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Portland Bottom Line featured in The Oregonian

November 9, 2010 Leave a comment Go to comments

Peter Korchnak, Co-Editor of The Portland Bottom Line
Peter Korchnak

The Portland Bottom Line and Mercy Corps Northwest received special mention in an article by Larry Bingham about crowd-sourced books. 100% of profit from books sales will be donated to Mercy Corps Northwest programs. Support economic development and sustainable business practices in one go by buying this book.

Read the full article

Excerpted here

“One thing both books have made clear: The city has plenty of cheerleaders. And in this age of social media, the cheerleaders are more than happy to contribute…

…[Peter] Korchnak’s idea came after he contributed in other books that started through social media and involved input from several people interested in the topic. The 33-year-old moved from Slovakia to Portland six years ago and runs Semiosis Communications, a company that provides marketing for sustainable businesses.

He asked for 400-word essays on sustainable practices and received thoughts on everything from junk mail and aluminum foil recycling to tips on how to engage employees and brand a green business. While he expected contributors to offer practical advice for readers, he was surprised by the emotions behind many efforts.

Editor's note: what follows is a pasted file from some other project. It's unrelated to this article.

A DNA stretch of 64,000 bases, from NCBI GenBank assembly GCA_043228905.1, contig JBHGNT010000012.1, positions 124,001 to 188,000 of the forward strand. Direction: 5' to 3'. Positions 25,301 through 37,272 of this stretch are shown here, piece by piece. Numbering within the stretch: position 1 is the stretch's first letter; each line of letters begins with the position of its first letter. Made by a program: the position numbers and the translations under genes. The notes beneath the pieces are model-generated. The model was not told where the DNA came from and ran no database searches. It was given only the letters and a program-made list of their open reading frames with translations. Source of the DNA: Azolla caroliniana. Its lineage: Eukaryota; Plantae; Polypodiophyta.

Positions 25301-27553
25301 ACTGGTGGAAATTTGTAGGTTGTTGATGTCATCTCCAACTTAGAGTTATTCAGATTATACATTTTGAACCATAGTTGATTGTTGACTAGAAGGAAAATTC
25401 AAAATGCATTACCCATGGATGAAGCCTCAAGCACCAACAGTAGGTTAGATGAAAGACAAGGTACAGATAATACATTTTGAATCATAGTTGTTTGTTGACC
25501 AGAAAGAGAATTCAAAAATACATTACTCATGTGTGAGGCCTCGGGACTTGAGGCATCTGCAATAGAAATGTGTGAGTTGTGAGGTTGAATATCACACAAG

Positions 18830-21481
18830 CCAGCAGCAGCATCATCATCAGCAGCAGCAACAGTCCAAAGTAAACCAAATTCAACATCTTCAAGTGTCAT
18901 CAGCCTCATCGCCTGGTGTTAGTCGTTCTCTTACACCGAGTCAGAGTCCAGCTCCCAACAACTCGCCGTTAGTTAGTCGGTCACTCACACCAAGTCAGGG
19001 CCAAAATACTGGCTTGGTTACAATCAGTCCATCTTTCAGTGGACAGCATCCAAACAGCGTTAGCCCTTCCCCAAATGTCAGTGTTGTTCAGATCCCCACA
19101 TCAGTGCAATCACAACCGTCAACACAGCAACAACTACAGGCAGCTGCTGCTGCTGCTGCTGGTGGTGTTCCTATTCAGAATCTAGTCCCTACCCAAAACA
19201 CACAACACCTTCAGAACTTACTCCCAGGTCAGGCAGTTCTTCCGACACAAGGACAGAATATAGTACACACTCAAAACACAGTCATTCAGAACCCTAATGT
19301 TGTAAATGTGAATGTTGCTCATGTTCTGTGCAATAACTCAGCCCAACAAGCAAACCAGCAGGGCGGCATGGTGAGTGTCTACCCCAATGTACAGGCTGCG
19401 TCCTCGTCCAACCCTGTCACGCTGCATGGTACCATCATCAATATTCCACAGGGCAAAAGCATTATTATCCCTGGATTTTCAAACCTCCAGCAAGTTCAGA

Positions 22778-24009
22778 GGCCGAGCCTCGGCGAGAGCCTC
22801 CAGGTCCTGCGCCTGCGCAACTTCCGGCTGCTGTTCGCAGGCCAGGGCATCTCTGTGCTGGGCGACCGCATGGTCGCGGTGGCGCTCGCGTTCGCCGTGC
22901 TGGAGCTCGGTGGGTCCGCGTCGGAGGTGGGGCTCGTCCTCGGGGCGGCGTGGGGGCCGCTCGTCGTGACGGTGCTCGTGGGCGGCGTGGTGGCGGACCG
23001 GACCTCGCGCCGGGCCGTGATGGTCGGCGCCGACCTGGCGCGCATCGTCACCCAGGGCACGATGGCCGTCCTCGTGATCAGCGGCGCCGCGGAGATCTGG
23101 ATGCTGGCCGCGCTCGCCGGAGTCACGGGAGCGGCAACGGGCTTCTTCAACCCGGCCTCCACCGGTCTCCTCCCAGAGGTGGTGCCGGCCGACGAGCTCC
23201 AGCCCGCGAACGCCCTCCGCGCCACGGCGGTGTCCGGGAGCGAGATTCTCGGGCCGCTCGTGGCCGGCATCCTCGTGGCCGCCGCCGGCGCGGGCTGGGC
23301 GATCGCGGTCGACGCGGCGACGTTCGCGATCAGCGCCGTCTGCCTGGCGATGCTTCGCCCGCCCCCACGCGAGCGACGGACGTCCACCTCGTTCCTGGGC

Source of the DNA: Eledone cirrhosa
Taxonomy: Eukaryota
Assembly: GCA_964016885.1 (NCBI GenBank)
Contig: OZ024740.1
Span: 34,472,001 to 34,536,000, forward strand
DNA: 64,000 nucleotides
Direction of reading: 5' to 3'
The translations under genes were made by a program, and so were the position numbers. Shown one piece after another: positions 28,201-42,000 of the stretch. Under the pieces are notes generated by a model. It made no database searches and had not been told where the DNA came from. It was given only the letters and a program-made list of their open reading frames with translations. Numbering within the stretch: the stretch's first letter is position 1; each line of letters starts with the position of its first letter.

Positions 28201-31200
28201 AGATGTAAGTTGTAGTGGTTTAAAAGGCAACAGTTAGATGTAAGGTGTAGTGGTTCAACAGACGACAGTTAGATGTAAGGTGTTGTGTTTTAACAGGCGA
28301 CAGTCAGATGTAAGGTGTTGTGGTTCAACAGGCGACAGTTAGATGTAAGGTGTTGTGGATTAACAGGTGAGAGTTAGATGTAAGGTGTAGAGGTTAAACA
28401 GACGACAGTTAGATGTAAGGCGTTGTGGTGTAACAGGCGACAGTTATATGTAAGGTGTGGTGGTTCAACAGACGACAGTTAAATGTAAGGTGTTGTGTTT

“So, who are you?” wrote social media strategist Noland Hoshino. “What do your customers think of you and your business? Think of it this way: At the end of the day, what do you want the people to say? ‘We are gathered here today to remember … had a fancy car and cherishes it,’ or ‘… gave his time to transport cancer patients to and from chemotherapy in that fancy car he cherished. It was the ride of their life’?”

“I had wanted case studies, so this was a pleasant surprise,” said Korchnak, who edited the book along with Megan Strand. It taught him something about Portland and the green movement.

“When people do strive to be as sustainable as possible, it becomes personal,” he said. “It’s very intrinsic; it’s not motivated by the bottom line.”

After sales of the $16.95 book repay his initial investment, proceeds will go to Mercy Corps, a nonprofit the 51 small-business contributors voted to support.”

Read the full article


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